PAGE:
KUALA LUMPUR, Feb 19 — The prosecution today urged the court to declare its own witness as a hostile witness after the owner of Berani & Jujur Trading contradicted his initial court testimony during questioning from lawyers for the accused, Datuk Seri Ahmad Zahid Hamidi.
Junaith Asharab Md Shariff, who will be 48 later this year, today gave answers that were the complete opposite of what he previously told the Malaysian Anti-Corruption Commission (MACC) and in his earlier sworn testimony in court.
Junaith Asharab, who is a textile wholesaler via Berani & Jujur Trading, was the prosecution’s 36th witness in the corruption and bribery trial of former home minister Zahid.
In his written witness statement tendered in court, Junaith Asharab said he went with Zahid’s younger brother Datuk Seri Mohamad Nasaee to meet Zahid at his house in 2017 to hand over 10 cheques totalling RM5 million, which he said were donations for a mosque and a tahfiz school in Bagan Datuk.
According to his signed witness statement, Junaith Asharab said he had issued these 10 cheques that were all dated January 3, 2017 from Berani & Jujur’s RHB Islamic Bank account for the amount of RM500,000 each, but without stating the recipient’s name on the 10 cheques as he was unsure who to make it out to.
“I was the one who determined for each cheque’s amount to be RM500,000 to avoid being asked with various questions by the bank. Then I handed them over to Datuk Seri Ahmad Zahid Hamidi as witnessed by Datuk Seri Mohamad Nasaee,” he said, adding that Zahid then handed the cheques over to Mohamad Nasaee.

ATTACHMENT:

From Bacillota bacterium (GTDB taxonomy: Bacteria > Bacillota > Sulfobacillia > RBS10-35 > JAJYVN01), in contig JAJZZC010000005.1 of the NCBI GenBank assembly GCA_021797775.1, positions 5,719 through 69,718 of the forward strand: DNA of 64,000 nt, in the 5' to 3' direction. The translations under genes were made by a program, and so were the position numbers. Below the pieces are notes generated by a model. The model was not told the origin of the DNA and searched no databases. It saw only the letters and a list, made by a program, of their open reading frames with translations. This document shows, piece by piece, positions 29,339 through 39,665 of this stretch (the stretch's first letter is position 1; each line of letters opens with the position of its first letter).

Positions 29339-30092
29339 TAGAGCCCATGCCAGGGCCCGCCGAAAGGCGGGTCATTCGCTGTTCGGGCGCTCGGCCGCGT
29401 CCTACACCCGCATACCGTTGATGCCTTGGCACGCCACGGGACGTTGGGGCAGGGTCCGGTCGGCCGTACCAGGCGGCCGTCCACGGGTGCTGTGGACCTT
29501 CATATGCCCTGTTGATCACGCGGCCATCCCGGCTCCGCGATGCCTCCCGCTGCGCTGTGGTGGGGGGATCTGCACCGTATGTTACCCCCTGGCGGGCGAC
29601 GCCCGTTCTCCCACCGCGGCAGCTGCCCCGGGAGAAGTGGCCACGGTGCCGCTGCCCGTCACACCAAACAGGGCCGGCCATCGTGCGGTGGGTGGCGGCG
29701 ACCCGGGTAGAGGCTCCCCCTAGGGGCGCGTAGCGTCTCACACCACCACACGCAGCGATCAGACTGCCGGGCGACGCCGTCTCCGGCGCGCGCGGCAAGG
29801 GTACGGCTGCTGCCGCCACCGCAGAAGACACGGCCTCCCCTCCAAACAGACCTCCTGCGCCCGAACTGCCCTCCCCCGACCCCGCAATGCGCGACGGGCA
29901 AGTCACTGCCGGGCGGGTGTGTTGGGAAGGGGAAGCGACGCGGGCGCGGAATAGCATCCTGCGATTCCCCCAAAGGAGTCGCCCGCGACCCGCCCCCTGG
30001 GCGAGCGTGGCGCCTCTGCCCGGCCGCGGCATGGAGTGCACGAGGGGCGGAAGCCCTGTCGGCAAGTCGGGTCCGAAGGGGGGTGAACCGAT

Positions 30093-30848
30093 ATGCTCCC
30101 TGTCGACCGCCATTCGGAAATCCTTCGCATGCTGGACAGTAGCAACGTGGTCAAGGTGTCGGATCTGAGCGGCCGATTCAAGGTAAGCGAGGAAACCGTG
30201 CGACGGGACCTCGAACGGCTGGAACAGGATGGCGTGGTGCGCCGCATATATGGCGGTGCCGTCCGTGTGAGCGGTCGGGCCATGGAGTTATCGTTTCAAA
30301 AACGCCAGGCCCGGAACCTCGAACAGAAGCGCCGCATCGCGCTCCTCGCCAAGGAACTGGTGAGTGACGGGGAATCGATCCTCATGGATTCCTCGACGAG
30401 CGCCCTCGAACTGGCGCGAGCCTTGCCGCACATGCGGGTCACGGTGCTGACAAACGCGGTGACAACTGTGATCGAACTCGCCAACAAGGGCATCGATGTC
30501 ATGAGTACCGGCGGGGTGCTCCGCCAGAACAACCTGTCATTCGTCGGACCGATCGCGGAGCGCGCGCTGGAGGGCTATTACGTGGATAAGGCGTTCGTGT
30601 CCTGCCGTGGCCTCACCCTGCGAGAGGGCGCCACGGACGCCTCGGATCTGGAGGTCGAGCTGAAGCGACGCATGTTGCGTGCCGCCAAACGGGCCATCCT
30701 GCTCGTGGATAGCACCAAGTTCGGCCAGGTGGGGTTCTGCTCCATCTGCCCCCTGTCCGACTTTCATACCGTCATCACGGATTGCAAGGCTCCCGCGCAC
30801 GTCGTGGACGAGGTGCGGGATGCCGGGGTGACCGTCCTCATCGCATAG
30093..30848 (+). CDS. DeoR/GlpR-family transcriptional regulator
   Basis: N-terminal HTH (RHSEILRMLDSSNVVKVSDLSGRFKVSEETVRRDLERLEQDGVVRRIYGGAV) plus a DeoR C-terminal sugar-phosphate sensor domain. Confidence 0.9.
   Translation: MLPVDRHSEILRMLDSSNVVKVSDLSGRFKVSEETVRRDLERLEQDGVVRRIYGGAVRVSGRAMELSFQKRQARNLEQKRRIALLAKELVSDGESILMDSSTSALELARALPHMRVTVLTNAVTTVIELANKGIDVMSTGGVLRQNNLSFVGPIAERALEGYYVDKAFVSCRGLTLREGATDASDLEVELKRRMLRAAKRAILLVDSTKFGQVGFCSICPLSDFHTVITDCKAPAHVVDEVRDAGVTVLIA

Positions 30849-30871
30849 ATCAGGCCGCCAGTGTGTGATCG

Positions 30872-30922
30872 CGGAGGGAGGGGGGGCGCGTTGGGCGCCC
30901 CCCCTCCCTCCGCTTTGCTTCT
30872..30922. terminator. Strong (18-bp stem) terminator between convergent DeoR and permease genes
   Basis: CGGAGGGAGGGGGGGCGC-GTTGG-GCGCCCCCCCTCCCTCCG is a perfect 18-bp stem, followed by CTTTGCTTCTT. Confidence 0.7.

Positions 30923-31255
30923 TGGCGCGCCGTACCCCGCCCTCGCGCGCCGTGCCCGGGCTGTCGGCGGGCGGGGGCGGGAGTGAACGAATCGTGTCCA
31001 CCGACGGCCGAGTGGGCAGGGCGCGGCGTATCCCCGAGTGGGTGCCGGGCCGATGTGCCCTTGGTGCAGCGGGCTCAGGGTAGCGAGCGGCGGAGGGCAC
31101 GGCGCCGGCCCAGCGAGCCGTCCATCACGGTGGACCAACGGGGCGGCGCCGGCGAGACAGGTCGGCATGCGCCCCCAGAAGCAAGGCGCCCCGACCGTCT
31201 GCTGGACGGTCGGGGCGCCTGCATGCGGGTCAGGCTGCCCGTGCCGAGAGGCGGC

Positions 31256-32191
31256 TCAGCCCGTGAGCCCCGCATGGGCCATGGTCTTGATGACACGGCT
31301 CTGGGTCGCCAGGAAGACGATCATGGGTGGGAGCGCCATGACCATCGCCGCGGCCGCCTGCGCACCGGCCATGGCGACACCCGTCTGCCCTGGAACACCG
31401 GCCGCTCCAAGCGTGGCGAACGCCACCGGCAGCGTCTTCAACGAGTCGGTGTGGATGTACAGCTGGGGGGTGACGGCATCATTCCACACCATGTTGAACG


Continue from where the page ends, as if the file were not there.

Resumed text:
He verified today in court these 10 cheques which now carried the name of law firm Lewis & Co as the recipient.
The contentious parts
Junaith Asharab’s further explanations regarding these 10 cheques then became a point of contention, including his claim in the 53rd paragraph that Zahid had told him during the 2017 incident that the cheques should be paid to Lewis & Co as the law firm was a “trustee to Datuk Seri Ahmad Zahid Hamidi”.
In his written statement, the parts that later became contentious also included Junaith Asharab alleging in the 55th paragraph that Zahid had promised to give him a foreign worker registration project worth around RM50 million to him after the 14th general elections and that such a promise was made after the cheques handover.
The other part that became contentious was the 56th paragraph in Junaith Asharab’s statement that he was asked by Zahid to submit a proposal on the purported promised “MyEG project” after the 14th general elections.
When asked by deputy public prosecutor Gan Peng Kun, Junaith Asharab said that the project he had hoped to obtain was regarding the obtaining of visas.